The appearance of Gal Gadot as Wonder Woman in Batman v Superman: Dawn of Justice set the internet alight earlier this year, and the character will star in her own film in June 2017. WBCP is playing its cards close to its chest for now when it comes to the licensing programme, but it’s safe to say that potential exists across a wide range of categories. In addition, the licensor also has a variety of products for Harley Quinn, who was undoubtedly the star of Suicide Squad this summer and also features in DC Super Hero Girls.

As Johanne pointed out, what’s happening in the licensing world is often a reflection of real world trends, and this is certainly true of the rise of the female empowerment message. The UK has a female prime minister for the first time since 1990, and the US could elect its first ever female president today (November 8).

This is also something that Ashley Eckstein, the founder of fangirl merchandise line and lifestyle brand Her Universe, agrees with. “I definitely think that has something to do with it,” she says. “Representation is so important. Most people need to see something with their own eyes before they believe it.”

Social media has also played its part, says Ashley. “Fans spoke up and demanded change. Now with a single tweet or blog post, a fan’s opinion or request can get all the way to the top. Studio heads are reading their pleas for representation and for more strong female characters.”

The success of Wonder Woman, Katniss, Harley Quinn and DC Super Hero Girls among others will ultimately open the doors for more strong female characters, across all aspects of the media and the licensing business. As Ashley puts it: “I always knew that the female audience was there and I took the approach of ‘if you build it, they will come’. Now, the female audience is considered to be one of the fastest growing categories.”


Behind the Mask

Preschool girls want to be action heroes too, as the reaction to eOne’s latest property, PJ Masks, is underlining.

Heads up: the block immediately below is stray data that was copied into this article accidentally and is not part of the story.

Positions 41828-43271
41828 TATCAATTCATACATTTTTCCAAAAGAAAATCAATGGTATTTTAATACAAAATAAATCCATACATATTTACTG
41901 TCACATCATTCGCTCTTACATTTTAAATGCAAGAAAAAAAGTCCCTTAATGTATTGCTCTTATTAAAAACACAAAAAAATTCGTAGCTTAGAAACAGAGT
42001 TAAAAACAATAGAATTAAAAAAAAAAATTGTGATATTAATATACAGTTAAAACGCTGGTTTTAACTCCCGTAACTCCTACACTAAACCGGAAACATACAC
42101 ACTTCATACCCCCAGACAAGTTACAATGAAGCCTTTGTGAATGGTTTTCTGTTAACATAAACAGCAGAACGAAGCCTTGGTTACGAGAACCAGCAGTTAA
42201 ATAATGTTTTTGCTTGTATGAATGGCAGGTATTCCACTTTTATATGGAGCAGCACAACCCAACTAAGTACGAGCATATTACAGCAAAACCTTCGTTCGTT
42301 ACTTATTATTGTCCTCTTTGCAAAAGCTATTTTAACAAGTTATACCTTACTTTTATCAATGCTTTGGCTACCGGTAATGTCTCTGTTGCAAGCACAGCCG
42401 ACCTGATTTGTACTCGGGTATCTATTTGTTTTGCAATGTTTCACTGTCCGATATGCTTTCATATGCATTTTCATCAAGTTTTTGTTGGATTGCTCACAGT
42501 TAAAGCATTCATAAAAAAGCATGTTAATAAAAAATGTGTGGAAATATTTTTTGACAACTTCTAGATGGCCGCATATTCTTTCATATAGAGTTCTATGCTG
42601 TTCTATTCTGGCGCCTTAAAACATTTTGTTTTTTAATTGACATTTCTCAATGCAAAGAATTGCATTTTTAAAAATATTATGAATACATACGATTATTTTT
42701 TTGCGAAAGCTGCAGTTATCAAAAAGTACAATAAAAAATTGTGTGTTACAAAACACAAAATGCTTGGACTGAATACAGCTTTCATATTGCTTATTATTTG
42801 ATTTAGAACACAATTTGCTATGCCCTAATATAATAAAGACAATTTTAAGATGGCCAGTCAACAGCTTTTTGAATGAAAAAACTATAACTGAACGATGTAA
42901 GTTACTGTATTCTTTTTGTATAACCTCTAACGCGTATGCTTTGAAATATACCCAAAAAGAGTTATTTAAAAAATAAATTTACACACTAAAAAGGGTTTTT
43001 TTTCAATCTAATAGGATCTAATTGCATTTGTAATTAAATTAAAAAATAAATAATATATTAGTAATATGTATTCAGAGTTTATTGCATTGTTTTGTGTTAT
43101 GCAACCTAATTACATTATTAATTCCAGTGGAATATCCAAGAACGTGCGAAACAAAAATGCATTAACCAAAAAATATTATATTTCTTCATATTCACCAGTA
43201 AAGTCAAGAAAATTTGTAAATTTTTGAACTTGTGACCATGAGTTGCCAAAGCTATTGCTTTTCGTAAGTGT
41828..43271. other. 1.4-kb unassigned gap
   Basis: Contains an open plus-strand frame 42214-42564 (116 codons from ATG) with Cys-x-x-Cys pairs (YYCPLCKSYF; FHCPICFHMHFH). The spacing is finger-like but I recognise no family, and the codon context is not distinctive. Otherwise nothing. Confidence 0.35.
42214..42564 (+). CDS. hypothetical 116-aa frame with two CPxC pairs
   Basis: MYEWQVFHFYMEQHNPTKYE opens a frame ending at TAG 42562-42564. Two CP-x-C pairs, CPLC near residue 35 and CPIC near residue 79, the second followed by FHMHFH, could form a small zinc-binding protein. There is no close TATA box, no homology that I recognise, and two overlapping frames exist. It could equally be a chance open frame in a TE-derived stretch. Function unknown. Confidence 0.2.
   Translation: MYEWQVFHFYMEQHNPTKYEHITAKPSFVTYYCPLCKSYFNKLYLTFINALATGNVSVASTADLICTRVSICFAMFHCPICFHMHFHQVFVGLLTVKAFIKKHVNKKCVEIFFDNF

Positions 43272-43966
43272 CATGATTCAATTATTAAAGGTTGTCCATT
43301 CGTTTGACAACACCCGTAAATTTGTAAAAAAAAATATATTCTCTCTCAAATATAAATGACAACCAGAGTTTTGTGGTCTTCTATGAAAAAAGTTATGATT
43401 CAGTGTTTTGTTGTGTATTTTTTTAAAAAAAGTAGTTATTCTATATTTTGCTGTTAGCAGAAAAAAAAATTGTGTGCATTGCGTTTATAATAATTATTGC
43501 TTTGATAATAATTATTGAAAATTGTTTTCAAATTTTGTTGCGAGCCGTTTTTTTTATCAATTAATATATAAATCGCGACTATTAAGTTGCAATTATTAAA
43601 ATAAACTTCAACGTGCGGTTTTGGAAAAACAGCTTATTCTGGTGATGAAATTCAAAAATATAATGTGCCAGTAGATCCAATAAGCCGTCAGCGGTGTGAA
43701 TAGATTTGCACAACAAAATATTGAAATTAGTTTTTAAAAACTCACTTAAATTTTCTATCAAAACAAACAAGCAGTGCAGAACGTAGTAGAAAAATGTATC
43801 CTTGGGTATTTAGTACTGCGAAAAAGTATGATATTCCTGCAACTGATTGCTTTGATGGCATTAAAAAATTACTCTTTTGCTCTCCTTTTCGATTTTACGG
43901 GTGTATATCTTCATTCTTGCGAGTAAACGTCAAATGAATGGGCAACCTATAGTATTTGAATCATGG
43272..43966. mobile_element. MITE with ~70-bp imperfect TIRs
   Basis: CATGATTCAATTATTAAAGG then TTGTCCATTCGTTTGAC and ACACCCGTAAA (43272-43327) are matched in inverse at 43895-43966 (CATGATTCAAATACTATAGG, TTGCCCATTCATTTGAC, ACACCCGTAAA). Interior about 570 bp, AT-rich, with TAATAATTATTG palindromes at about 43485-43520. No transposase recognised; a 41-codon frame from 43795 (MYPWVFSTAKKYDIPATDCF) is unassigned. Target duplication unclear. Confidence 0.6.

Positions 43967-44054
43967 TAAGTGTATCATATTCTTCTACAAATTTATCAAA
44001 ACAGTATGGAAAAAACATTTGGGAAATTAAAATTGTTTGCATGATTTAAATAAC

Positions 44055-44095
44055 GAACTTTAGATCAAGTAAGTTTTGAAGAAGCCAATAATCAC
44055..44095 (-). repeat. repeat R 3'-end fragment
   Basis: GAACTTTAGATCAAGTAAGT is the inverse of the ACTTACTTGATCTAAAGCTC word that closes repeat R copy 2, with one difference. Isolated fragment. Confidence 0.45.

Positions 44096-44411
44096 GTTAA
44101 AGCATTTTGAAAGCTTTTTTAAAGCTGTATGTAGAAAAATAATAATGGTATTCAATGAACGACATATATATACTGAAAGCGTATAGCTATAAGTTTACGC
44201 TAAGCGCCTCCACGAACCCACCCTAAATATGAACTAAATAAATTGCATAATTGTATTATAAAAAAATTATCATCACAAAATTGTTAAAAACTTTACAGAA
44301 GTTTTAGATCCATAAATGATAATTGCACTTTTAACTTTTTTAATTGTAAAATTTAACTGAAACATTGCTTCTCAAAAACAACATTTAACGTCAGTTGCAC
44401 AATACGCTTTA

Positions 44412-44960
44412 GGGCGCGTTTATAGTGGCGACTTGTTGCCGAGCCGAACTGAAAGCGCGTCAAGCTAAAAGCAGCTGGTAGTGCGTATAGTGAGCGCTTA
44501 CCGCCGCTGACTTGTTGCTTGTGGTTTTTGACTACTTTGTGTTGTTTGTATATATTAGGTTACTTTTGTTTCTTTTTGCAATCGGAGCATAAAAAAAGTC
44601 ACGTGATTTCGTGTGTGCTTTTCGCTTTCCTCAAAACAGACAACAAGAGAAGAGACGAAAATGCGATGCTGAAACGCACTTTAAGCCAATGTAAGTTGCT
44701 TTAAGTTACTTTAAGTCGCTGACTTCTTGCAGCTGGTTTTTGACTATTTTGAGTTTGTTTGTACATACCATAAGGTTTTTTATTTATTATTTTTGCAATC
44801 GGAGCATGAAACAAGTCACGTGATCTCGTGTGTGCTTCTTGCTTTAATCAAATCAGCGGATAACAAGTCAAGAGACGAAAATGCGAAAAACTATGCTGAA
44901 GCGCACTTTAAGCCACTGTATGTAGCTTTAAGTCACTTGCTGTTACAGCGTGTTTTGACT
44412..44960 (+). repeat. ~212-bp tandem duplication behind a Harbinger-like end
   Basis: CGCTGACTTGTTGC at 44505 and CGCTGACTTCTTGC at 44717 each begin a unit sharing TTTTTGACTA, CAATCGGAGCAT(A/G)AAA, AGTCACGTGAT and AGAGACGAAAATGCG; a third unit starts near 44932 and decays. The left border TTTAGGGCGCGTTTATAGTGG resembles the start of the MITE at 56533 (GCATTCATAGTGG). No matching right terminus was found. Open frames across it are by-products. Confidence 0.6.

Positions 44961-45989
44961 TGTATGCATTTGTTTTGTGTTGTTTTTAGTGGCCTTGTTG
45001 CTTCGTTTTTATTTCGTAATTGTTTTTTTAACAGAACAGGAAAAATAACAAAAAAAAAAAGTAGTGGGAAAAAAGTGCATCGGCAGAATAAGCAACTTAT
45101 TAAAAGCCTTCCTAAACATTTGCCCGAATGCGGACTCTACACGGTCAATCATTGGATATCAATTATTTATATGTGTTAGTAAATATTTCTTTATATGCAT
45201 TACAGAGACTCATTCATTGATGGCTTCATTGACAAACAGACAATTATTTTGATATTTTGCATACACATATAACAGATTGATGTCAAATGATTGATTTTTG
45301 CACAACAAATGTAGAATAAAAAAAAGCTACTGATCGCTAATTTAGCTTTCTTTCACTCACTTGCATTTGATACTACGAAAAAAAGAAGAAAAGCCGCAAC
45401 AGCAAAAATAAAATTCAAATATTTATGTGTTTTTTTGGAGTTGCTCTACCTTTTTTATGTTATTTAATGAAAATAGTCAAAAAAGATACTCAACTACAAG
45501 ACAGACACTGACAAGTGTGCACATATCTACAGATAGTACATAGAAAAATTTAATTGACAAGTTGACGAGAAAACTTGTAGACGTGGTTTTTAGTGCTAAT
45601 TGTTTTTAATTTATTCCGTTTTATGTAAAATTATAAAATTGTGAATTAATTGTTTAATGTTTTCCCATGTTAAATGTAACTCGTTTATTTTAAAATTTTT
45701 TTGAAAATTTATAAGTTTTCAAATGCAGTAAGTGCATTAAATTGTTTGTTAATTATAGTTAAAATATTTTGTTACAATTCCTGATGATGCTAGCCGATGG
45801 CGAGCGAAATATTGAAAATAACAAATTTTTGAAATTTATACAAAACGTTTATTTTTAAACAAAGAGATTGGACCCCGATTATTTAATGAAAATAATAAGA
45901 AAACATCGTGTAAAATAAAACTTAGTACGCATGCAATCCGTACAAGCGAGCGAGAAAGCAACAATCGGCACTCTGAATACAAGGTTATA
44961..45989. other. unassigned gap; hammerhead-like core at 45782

PJ Masks is based on French author Romuald Racioppo’s picture book series, Les Pyjamasques. It features three hero characters – Cat Boy, Gekko and Owlette.

The reaction to Owlette (or Amaya in her everyday, none pyjama-clad super hero life) – and indeed the reaction from preschool girls in general to the show – has meant that eOne is now catering to boys and girls when it comes to the licensing and merchandising programme.

“PJ Masks was first created purely as an action series for preschoolers; it didn’t set out to be either focused on boys or girls,” Andrew Carley, eOne’s head of global licensing explains. “For some time, there has been a demand for a show that has a degree of pace that features action heroes specifically targeted for preschoolers. The feedback has shown a fantastically good reaction to the female characters in a way that we didn’t foresee.”

This will now be reflected in the licensing drive – product in the core toy line already catered to both boys and girls, with vehicles, figures and elements of role-play, while more imagery that appeals to girls is in the style guide.


Fantastic fangirls

US-based company Her Universe is the first licensed merchandise line and lifestyle brand that caters exclusively to female sci-fi and fantasy fans, or ‘fangirls’.

It was created by Ashley Eckstein, the voice of Ahsoka Tano from Star Wars: The Clone Wars and Star Wars Rebels, after she struggled to find merchandise which was made for women.

“I was stuck shopping in the men’s and boy’s sections if I wanted a Star Wars shirt,” Ashley tells LSB. “I did my research and found out that close to 50% of all sci-fi and fantasy fans are women and 85% of all consumer purchases are made by women. I thought, I’m not a mathematician, but those numbers are not adding up. If they made merchandise for fangirls, we would buy it! I thought that someone had to do something and change the stereotype that this genre was just for the men and boys – it’s for everyone.

“I had to start my own company and apply for a licence, but Lucasfilm was very supportive and gave me the opportunity.”

As well as Star Wars, Her Universe now stocks and creates apparel and accessories featuring the likes of Star Trek, Doctor Who, Marvel and Transformers, all designed especially for fangirls. The company has recently been acquired by Hot Topic, meaning further expansion is on the cards.

This feature originally appeared in the autumn edition of Licensing Source Book. Click here to read the full publication.